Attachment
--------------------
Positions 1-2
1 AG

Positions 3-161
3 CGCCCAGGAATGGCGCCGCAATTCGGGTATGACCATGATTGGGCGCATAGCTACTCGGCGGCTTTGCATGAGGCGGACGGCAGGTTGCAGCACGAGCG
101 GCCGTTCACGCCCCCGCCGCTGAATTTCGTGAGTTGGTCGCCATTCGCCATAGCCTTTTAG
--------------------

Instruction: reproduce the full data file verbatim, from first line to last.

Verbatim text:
Positions 1-2
1 AG

Positions 3-161
3 CGCCCAGGAATGGCGCCGCAATTCGGGTATGACCATGATTGGGCGCATAGCTACTCGGCGGCTTTGCATGAGGCGGACGGCAGGTTGCAGCACGAGCG
101 GCCGTTCACGCCCCCGCCGCTGAATTTCGTGAGTTGGTCGCCATTCGCCATAGCCTTTTAG